Nashville Mayor’s Affordable Housing Task Force Cites Racial Equity, Anti-Racism, Reparations as Guides for Progress

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Nashville’s Affordable Housing Task Force declared that racial equity, antiracism, and reparations are several goals for affordable housing development. These goals were outlined in Nashville Mayor John Cooper’s affordable housing report, published Wednesday. The task force wrote in the report that these goals would bolster their recommendations, leading to significant progress for the next four years.

Racial inequity permeates Nashville’s past and present – and housing is no exception. While existing Fair Housing policies are intended to protect vulnerable communities, many Black and Brown Nashvillians still face housing discrimination,” read the task force report. “Current status-quo practices and policies continue to perpetuate harm, so we must intentionally work to design and implement solutions that are anti-racist both in outcomes and processes.” [emphasis added]

The task force questioned if decision-makers were representative of the communities impacted by the decisions; if Fair Housing best practices were being used and accomplished; if solutions reduce, eliminate, repair, or reconcile barriers and past harms to communities of color; if a solution challenges or reinforces systems of oppression; if the affordable housing industry is “complicit in the systems of oppression;” and what the unintended consequences a solution may have for residents of color. The task force also suggested research on examples of “housing-based reparations initiatives for residents – and descendants – impacted by housing discrimination.”

In the accompanying press release, Cooper’s statement on the report didn’t address the task force’s goals concerning racial equity, anti-racism, and reparations.

“Nashville must be a city that works for everyone,” said Cooper. “And – in a city that works for everyone – everyone who works here should be able to live here. That includes our teachers, first responders, and food service workers – the essential workers who got us through this past year.”

The U.S. Department of Housing and Urban Development (HUD) classifies affordable housing as residents spending less than 30 percent of their annual income on rent or mortgage. According to the mayor’s press release, around 65,000 households spent over 30 percent of their income on rent or mortgage before the pandemic.

The mayor’s office revealed that the city plans to churn out at least 1,350 affordable housing units annually, but with a goal of 5,250 units a year to accomplish their entire goal – around 64,000 units.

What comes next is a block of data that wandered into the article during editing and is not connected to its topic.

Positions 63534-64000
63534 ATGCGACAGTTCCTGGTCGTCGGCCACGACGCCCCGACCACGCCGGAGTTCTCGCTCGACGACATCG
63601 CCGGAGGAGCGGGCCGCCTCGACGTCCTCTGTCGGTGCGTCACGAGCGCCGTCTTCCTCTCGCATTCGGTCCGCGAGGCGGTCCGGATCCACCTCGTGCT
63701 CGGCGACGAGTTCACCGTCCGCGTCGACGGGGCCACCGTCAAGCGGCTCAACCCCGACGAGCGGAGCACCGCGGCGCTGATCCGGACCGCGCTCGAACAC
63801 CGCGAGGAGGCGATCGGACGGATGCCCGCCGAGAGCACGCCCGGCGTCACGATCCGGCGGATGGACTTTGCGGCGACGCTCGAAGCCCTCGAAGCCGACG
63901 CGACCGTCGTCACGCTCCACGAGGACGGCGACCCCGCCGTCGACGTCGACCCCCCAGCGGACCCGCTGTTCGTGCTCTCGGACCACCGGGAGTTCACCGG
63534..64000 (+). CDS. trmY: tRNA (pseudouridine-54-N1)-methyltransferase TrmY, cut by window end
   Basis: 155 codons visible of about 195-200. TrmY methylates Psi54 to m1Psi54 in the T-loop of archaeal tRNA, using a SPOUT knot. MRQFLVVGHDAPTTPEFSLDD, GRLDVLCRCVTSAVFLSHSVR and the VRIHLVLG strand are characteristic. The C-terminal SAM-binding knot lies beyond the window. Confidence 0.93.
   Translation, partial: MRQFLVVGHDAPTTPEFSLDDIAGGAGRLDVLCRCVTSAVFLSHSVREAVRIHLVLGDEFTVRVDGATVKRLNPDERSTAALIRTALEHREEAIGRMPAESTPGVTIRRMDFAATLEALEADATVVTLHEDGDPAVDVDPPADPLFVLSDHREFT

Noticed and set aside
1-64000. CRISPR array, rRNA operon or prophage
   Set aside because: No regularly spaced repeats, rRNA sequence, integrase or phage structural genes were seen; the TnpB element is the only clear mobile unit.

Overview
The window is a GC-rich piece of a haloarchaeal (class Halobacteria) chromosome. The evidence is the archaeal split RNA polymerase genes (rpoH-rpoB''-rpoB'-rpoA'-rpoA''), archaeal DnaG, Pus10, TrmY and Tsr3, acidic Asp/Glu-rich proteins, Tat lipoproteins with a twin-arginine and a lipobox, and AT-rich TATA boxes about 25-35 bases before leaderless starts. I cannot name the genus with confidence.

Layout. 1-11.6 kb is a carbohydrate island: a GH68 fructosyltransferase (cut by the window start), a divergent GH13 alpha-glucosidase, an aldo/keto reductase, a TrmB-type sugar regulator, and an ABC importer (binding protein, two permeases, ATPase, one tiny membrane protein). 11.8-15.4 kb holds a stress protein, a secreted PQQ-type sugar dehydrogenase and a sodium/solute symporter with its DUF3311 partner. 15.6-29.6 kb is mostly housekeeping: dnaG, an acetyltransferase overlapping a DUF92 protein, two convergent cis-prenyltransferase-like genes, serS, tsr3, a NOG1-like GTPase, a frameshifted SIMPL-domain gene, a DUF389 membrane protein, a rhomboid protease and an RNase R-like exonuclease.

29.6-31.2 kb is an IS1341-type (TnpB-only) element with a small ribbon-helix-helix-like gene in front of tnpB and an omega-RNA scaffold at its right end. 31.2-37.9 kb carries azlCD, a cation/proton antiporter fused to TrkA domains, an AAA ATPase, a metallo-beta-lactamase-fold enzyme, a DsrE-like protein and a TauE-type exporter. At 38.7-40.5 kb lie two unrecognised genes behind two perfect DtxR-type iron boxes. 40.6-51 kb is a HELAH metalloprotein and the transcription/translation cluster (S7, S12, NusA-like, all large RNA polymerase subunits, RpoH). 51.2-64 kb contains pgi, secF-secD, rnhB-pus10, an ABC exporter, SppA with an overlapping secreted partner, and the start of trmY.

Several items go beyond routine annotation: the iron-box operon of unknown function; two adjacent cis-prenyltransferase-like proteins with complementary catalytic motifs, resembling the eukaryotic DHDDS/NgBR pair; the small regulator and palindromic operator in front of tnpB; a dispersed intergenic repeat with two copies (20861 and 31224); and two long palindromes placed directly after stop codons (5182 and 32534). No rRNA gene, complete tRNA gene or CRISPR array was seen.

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Corinne Murdock is a reporter at The Tennessee Star and the Star News Network. Follow her latest on Twitter, or email tips to [email protected].

 

 

 

 

 

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10 Thoughts to “Nashville Mayor’s Affordable Housing Task Force Cites Racial Equity, Anti-Racism, Reparations as Guides for Progress”

  1. Jay

    Is Nashville the next San Francisco?

  2. Karen Bracken

    So n other words REDISTRIBUTION OF WEALTH. What a good little socialist community Nashville has become. Equity is guaranteeing equal outcomes instead of equal opportunity and pretty soon no one will want to work for anything. Just sit back until you run out of other people’s money the we all become equally poor. WAKE UP. This is not about minorities. It is about making EVERYONE poor and indebted to the government.

  3. Chris

    The City needs a massive affordable housing complex which is extremely close to Mayor Cooper’s house,

    If Cooper thinks that diversity, equity and inclusion are so great, he needs to move to a highly integrated neighborhood and relinquish his police department security detail.

    Then he can lecture us on these issues from a more informed perspective.

    1. No Agenda

      Well said.

  4. Beatrice Shaw

    EVERY condo development, housing development, etc. need to set aside 33% of units or houses for low income minorities. I like where this TF is going but it is FAR from enough.

    1. No Agenda

      Adding race as criterion violates Fair housing Act.

  5. Truthy McTruthFace

    so, things that have nothing to do with affordable housing. got it.

  6. Blah, blah, blah. Must be Thursday.

  7. LM

    Who’s going to pay the 34% property tax increase for all of these affordable housing deals? What , exactly , are the racist barriers and discrimiation practices to ” communities of color” receiving affordable housing that they keep beating us over the head with? For all of the preaching about racist affordable housing , there is not one example stated , and as for decision-makers being representatives of impacted communities – good luck! Try telling our illustrious mayor that he will be getting a batch of affordable housing residents as neighbors.

  8. rick

    Democratic leftist BS. Playing the woke word game of a failed solution to the real problem. Commie Cooper and his comrades homeless paradise. What a loser. More homeless will come to live in the Homeless Hotels (homeless projects) than ever, no solution to the real problem. Nashville today under Cooper’s dictatorship – huge crime increase, homeless accommodations to increase the homeless population and tax increase like Nashville has never seen! A democratic paradise! Heil Commie Cooper!

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